Coffee Has Multiple Potential Anti-Cancer Pathways

How might coffee lower cancer risk? Researchers noted in the journal BMC Cancer:17

“Roasted coffee is a complex mixture of more than a thousand chemicals. Many constituents in it could potentially alter cancer risk through several biological mechanisms. Coffee is the major source of caffeine which has been reported to both stimulate and suppress tumors, depending upon the species and the phase of administration.

There are two specific diterpenes in coffee, cafestol and kahweal, which produce biological effects compatible with anticarcinogenic properties, including the induction of phase II enzymes involved in carcinogen detoxification, specific inhibition of the activity of phase I enzyme responsible for carcinogen activation, and stimulation of intracellular antioxidant defense mechanisms.

Polyphenols are an important ingredient in coffee, such as lignan phytoestrogens and flavonoids and polyphenols are found to exhibit anticarcinogenic properties in several studies.

Caffeic acid has the ability to inhibit DNA methylation in cultured human cancer cells and is associated with inactivation of various pathways involved in the tumorigenic process, including cell cycle regulation, inflammatory and stress response and apoptosis.

Coffee is also a major source of the chlorogenic acid that contributes to its antioxidant effect. Intake of chlorogenic acid has been shown to reduce glucose concentrations in rats and intake of quinides, degradation products of chlorogenic acid, increases insulin sensitivity.

Chronic hyperinsulinemia and insulin resistance are confirmed markers of high risk for some cancer sites.”

Coffee Might Benefit Your Brain Health and Lower Your Risk of Premature Death

In addition to the news that coffee might be good for your arteries, your liver, and your risk of cancer, several other studies have also yielded promising results regarding coffee and chronic disease. For instance:18

  • Multiple Sclerosis: Drinking four to six cups of coffee a day is associated with a lower risk of multiple sclerosis, as is drinking a high amount of coffee over five to 10 years. According to researchers, “Caffeine has neuroprotective properties and seems to suppress the production of proinflammatory cytokines.”19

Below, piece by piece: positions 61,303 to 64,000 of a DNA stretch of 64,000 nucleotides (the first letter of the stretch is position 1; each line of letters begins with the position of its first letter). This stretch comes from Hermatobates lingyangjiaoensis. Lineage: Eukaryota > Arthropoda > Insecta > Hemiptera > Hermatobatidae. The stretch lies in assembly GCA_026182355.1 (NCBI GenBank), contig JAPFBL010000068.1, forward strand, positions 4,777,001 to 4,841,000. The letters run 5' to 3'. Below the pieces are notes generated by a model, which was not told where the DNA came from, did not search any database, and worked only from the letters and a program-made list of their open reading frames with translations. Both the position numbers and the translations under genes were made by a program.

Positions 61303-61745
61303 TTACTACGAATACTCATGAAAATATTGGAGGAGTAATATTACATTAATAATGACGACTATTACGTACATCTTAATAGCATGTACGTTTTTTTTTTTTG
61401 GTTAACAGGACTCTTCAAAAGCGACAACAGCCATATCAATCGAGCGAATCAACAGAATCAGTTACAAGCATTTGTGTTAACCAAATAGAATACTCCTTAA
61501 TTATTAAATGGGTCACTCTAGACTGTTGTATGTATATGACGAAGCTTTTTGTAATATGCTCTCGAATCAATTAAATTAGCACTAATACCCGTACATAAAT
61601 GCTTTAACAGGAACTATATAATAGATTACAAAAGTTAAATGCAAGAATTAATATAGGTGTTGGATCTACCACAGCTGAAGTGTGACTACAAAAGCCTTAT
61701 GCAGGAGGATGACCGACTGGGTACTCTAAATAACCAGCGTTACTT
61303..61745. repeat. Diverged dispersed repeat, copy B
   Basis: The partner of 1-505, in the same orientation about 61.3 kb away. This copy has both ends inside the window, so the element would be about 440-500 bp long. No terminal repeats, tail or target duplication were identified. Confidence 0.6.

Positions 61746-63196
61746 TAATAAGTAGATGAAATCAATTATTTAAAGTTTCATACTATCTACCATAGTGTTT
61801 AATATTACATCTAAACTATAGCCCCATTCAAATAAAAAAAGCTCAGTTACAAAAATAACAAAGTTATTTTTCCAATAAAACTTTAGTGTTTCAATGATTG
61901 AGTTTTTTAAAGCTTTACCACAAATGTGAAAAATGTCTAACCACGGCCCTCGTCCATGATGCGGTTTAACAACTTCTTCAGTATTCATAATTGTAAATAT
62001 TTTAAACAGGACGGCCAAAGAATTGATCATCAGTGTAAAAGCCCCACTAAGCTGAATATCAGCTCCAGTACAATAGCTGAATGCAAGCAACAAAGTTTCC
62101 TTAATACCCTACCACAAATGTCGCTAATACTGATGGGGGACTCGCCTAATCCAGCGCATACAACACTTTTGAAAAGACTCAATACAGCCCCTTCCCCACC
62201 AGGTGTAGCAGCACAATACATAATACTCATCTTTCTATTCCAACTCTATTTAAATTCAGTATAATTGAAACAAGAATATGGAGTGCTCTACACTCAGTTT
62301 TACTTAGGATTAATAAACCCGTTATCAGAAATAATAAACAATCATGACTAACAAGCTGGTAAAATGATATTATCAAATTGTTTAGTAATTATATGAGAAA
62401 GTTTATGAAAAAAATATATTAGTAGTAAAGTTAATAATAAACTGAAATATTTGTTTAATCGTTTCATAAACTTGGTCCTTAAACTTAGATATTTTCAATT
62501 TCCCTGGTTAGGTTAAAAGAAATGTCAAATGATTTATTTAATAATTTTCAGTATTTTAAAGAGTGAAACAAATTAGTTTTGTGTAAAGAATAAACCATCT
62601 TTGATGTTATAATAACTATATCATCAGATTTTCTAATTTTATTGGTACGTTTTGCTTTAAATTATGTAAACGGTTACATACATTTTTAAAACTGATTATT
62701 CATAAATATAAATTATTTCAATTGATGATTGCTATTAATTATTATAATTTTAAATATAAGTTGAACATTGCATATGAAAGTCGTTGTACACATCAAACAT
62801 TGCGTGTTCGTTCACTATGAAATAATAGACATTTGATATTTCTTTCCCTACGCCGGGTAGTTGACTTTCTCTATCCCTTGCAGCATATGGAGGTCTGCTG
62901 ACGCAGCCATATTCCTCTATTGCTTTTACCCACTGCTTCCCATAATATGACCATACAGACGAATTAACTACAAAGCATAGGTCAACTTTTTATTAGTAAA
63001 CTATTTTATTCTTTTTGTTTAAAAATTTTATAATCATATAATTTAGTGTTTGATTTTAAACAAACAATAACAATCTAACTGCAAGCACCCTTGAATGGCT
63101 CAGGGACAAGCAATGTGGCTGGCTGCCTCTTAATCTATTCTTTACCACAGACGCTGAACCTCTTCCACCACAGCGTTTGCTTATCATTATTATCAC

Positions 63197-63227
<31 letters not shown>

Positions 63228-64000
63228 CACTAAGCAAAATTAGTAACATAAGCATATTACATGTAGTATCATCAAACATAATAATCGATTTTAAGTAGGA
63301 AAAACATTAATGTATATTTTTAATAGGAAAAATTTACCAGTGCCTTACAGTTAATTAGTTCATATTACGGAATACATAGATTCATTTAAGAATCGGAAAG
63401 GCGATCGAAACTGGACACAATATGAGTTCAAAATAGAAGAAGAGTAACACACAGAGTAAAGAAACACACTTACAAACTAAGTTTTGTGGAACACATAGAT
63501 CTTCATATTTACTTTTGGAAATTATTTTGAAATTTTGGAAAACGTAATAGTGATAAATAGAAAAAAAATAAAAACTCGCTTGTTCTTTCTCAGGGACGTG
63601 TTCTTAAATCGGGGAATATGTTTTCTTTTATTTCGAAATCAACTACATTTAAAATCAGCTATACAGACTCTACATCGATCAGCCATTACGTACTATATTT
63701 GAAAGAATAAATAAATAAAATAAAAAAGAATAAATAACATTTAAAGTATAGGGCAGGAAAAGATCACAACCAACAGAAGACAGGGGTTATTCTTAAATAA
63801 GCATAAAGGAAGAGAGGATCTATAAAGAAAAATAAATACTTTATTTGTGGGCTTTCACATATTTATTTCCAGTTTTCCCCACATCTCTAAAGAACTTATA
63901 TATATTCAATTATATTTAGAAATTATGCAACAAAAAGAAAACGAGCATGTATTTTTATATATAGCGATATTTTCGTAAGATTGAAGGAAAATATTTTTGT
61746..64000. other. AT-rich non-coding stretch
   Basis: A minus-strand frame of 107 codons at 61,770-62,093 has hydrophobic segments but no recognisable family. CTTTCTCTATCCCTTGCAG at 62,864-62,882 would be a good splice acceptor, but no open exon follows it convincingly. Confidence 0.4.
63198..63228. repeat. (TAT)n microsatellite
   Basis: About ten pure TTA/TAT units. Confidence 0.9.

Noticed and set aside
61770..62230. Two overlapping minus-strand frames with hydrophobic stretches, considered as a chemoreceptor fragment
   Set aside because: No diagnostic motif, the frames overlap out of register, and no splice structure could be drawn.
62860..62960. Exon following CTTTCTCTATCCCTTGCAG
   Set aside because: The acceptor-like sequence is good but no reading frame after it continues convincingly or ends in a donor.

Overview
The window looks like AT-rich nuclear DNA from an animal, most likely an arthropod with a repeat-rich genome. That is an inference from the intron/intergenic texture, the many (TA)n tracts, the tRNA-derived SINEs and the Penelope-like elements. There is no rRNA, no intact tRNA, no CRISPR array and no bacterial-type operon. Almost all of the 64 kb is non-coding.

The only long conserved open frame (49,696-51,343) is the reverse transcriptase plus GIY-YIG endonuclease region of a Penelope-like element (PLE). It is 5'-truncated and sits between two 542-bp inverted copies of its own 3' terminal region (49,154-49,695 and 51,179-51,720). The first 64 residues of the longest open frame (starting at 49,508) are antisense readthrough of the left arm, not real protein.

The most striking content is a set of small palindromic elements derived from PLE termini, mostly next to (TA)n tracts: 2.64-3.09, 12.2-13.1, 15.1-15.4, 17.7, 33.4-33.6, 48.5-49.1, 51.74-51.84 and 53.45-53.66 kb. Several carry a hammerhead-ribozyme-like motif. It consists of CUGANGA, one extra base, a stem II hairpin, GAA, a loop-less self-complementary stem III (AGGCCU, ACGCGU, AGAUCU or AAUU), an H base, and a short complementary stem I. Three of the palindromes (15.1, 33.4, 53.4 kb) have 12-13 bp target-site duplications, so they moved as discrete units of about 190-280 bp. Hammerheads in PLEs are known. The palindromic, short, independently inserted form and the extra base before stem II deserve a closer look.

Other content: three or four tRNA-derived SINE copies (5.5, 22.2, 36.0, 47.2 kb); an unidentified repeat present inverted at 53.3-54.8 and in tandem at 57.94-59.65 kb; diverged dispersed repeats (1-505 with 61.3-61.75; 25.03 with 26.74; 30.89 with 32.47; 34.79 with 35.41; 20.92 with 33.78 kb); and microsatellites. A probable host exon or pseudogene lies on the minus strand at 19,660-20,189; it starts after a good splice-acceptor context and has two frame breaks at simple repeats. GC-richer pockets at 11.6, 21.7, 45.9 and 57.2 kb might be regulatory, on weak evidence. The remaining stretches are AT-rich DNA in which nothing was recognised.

• Dementia: Caffeine also promotes production of the neurotransmitters serotonin, dopamine, and noradrenaline, and triggers the release of brain-derived neurotrophic factor (BDNF), which activates brain stem cells to convert into new neurons, thereby improving your brain health.

Among people with mild cognitive impairment (MCI), those with higher blood levels of caffeine (due to coffee consumption) were less likely to progress to full-blown dementia.20 “Caffeine/coffee intake is associated with a reduced risk of dementia or delayed onset, particularly for those who already have MCI,” the researchers said.

  • Parkinson’s Disease: Higher coffee and caffeine intake are associated with a lower risk of Parkinson’s disease.21

Research published in the New England Journal of Medicine has even shown that coffee consumption is inversely associated with premature death. In other words, the more coffee drank, the lower the risk of death became, including deaths from heart disease, respiratory disease, stroke, injuries and accidents, diabetes, and infections.22

Tea Consumption Might Lengthen Your Life, Too

While there are more coffee drinkers than tea drinkers in the US (about 183 million compared to 173.5 million, respectively),23 many still enjoy sipping on tea …and this is another healthy habit. In fact, many centenarians around the world drink tea frequently, according to the Blue Zones project, which is documenting lifestyle habits of communities with high numbers of centenarians.24 As described in Dan Buettner’s book, The Blue Zones Solution, in Okinawa, Japan, jasmine tea and green tea are popular.

On the island of Ikaria, another concentrated area for centenarians, tea is brewed daily using fresh-picked herbs, such as rosemary, wild sage, oregano, marjoram, mint or dandelion. When Buettner had the tea analyzed, he found anti-inflammatory and diuretic properties.25 Tea has been enjoyed for close to 5,000 years.

It was reportedly discovered in 2737 BC when tea leaves accidentally blew into Chinese Emperor Shen-Nung’s pot of boiling water.26 Tea has been used traditionally as a beverage and healing tonic ever since. Like coffee, modern-day research has also confirmed tea’s myriad of health benefits:

Reduced Mortality and Chronic Inflammation

Drinking green tea is associated with reduced mortality due to all causes, as well as mortality due to heart disease. Research also shows holistic benefits to green tea consumption, including lower blood pressure, oxidative stress, and chronic inflammation.27

Heart Health

Green tea improves both blood flow and the ability of arteries to relax, with research suggesting a few cups of green tea each day may help prevent heart disease.28 Study results also show EGCG can be helpful for the prevention of arterio­sclerosis, cerebral thrombus, heart attack, and stroke—in part due to its ability to relax your arteries and improve blood flow.29

Type 2 Diabetes

One study found people who consume six or more cups of green tea daily had a 33 percent lower risk of developing type 2 diabetes than those who consumed less than one cup per week.30

Weight Loss

There is some evidence that long-term consumption of green tea catechins is beneficial for burning fat and may work with other chemicals to increase levels of fat oxidation and thermogenesis.